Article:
Apr 7, 2023 8:20 am
Europe is heading towards its crunch stage, with eight sides battling it out for a place in the semi-finals at the weekend. The last sixteen provided a healthy slice of drama, but ultimately the eight home sides prevailed. Will home advantage prove key again? A week’s recovery offers little time for tired legs to recover and even less time for travelling fans to make adequate and cost-effective plans. You have to feel for fans of the South African sides, the Sharks and the Stormers, who face likely astronomical airfares. Scheduling grumbles aside, four tasty encounters lie in wait with Europe and South Africa’s finest ready to do battle.
Leinster v Leicester, Friday, 20:00
Leinster have been Europe’s premier side this season, and there appeared to be no sign of a Grand Slam hangover in their comfortable victory over Ulster. In truth, it was a professional display, partly dictated by the weather, and given their dominance of possession and territory, they perhaps should have won by a larger margin. Interestingly, they actually carried for fewer meters than Ulster despite their dominance, but crucially they held their patience in attack. Jack Conan produced a monstrous display, and the potential battle between him and Jasper Weise is a titanic prospect. Leinster’s defence and discipline were typically good, and they’ll be hoping for drier conditions in which they can stretch Leicester’s defence.
Leicester travel to Dublin as underdogs, but they shouldn’t be underestimated. The Tigers are in excellent form, and their defence was miserly in a gritty win over Edinburgh in foul conditions. Leicester will need to be more ruthless in attack to defeat Leinster; they spurned several chances against Edinburgh, something they can’t afford to do on Friday. Equally, their line out was a mess on Friday, and they’ll have to be accurate against the aerial threat of James Ryan. Crucially, Leicester’s kicking game was excellent, and in Handre Pollard, they have arguably the form fly half in Europe, able to dazzle and control in equal measure. Tommy Reffell was a nuisance at the breakdown against Edinburgh, and if he can produce a similar performance against Caelan Doris, the Tigers will have more than a sniff of victory. Home advantage points to Leinster, but Leicester will relish spoiling the Irish side’s party.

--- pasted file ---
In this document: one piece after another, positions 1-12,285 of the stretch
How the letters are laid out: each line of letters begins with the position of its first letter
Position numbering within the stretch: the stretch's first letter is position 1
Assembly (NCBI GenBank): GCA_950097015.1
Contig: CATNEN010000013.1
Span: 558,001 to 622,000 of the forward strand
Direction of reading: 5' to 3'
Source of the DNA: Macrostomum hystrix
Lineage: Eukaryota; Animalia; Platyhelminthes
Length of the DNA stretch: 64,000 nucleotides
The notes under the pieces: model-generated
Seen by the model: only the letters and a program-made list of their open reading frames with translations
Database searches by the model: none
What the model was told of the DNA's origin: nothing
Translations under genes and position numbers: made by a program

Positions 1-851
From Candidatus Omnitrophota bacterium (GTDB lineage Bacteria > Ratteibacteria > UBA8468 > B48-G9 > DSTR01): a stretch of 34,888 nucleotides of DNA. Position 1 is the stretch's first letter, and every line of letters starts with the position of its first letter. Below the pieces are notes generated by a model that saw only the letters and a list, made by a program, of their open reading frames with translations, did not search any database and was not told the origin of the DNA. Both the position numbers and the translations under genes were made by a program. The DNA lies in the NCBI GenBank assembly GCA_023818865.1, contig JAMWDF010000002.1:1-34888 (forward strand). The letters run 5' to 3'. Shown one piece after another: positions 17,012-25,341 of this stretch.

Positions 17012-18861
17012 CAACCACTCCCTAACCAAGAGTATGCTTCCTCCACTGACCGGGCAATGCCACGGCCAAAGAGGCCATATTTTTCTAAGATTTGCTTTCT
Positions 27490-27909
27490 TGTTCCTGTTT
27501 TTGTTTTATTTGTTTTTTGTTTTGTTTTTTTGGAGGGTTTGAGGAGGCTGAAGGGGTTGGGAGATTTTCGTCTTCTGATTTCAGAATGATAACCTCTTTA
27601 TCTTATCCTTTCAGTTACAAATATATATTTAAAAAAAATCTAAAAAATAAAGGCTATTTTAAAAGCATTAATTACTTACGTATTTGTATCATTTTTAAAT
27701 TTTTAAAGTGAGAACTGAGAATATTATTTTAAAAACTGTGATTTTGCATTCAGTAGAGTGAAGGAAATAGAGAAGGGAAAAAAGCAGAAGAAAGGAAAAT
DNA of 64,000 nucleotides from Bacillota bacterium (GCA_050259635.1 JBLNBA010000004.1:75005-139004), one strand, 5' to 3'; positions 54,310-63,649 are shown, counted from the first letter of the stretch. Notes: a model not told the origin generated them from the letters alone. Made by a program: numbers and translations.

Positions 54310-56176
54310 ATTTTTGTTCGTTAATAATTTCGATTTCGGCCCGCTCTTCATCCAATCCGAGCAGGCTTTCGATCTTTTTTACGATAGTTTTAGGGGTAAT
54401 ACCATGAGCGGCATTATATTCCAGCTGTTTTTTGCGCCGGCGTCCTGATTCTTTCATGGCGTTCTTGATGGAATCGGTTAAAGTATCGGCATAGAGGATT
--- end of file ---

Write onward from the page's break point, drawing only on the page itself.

Toulouse v Sharks, Saturday, 15:00
Toulouse host the free-flowing Sharks in what could be an entertaining, high-scoring clash. The French side sealed their place in the quarter-finals with a professional victory over the Bulls, pulling clear in the second half. In Antoine Dupont and Romain Ntamack, they possess the most devastating half-back combination in the tournament, and the Sharks will need to apply pressure on the pair to have a chance of victory. Toulouse turned over a lot of ball against the Bulls, something they need to be wary of, considering how the Sharks carved Munster open in the second half. However, they defended the Bull’s maul well, an area where the Sharks caused Munster numerous problems.